"May 3rd is Rap Music Day. Hiphoppas are encouraged to dedicate their time and talent to self-development and for service to their communities." ~Hip Hop Declaration of Peace Ninth Principle
“Our future is our confidence and self-esteem.”
~Tupac Shakur, 2017 Rock N Roll Hall of Fame Inductee
Rap has been my favorite genre since I was old enough to have a preference, According to the 9th Principle of the Hip Hop Declaration of Peace, May 3rd is Rap Music Day. Since rap first hit the airwaves in 1979 with the release of The Sugar Hill Gang’s “Rapper’s Delight,” the genre has been the voice of the youth.
At age 12, rap music shifted the trajectory of my life becoming more than entertainment with the release of Tupac Shakur’s first solo single “Brenda’s Got a Baby,” a song telling the story of a 12-year-old girl having a child. At the time of its release, my 12-year-old classmate was pregnant, and while my mother was no fan of rap, the release of a song detailing the dynamics of this real life situation was timely. Tupac’s debut rap song became an icebreaker making conversations with my mother less awkward. This memory stuck with me.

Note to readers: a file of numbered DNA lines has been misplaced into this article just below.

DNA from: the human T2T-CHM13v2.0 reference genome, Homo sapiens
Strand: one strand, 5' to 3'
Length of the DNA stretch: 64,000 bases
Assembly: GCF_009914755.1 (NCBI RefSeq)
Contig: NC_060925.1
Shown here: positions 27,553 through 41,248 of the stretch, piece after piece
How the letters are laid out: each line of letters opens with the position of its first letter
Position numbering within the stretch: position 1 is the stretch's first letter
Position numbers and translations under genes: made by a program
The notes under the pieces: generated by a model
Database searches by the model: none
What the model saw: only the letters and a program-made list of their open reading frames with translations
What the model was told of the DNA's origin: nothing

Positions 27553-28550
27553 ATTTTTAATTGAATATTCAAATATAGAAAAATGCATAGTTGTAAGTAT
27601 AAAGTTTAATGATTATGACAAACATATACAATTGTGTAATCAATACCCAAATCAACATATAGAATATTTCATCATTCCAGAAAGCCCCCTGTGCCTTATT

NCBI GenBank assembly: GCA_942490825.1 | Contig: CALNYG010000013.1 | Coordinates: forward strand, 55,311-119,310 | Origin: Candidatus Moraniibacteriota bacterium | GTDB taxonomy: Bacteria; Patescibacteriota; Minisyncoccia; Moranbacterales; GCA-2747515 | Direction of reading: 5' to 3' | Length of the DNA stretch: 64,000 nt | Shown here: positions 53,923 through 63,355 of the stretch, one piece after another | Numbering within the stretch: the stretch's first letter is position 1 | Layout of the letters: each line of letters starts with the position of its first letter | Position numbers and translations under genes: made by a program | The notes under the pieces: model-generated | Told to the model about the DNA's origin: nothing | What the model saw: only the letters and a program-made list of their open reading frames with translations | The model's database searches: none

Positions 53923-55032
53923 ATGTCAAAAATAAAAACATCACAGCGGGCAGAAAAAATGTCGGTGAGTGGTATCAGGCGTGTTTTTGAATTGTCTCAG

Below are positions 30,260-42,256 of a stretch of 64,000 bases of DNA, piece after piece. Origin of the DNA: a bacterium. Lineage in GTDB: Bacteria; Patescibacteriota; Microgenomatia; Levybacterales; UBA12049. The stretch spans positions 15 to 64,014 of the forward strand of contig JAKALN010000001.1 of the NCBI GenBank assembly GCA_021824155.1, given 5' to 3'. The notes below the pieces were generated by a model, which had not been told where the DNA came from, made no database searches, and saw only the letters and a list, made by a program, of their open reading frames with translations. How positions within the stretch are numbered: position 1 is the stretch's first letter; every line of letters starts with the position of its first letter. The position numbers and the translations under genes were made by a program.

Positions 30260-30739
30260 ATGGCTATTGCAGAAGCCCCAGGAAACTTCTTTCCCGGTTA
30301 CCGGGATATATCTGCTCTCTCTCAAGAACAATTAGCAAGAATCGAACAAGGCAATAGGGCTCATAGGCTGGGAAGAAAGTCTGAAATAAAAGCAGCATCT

While a doctoral student in clinical psychology, I decided to use this experience with rap to develop the H.Y.P.E.: Healing Young People thru Empowerment curriculum. A 12-session curriculum, H.Y.P.E. integrates rap lyrics from 50 songs and psychological theories to teach emotional wellness strategy, inspire goal development, and equip youth with necessary life skills.
Since 2008, youth in 10 states have participated in H.Y.P.E. workgroups. In 2012 the University of Puerto Rico Center for Evaluation and Sociomedical Research (CIES) of the Graduate School of Public Health conducted an evaluation of H.Y.P.E. Participants, who included youth from group homes, probation departments, and family services agencies, “agreed” that H.Y.P.E. gave them a chance to express themselves. Participants, also “strongly agreed” that the H.Y.P.E. curriculum helped them to: set goals (77%); process their feelings/behaviors (77%); deal with their struggles (61%); and feel more in control of their lives (61%).
Rap music has generated billions and its global influence is undeniable. In 2015, based on an analysis by Spotify, of over 20 billion songs, “hip-hop music” was the most popular genre globally. Yet, its greatest value goes beyond partying and fashion. Rap is empowerment and when integrated into programs like H.Y.P.E., becomes a vehicle of change. Poet Victor Hugo stated, “Music expresses that which cannot be put into words and that which cannot remain silent.” Tupac’s vast catalog typifies this sentiment. So on this day, I celebrate rap music, and the ways it continues to elevate humanity.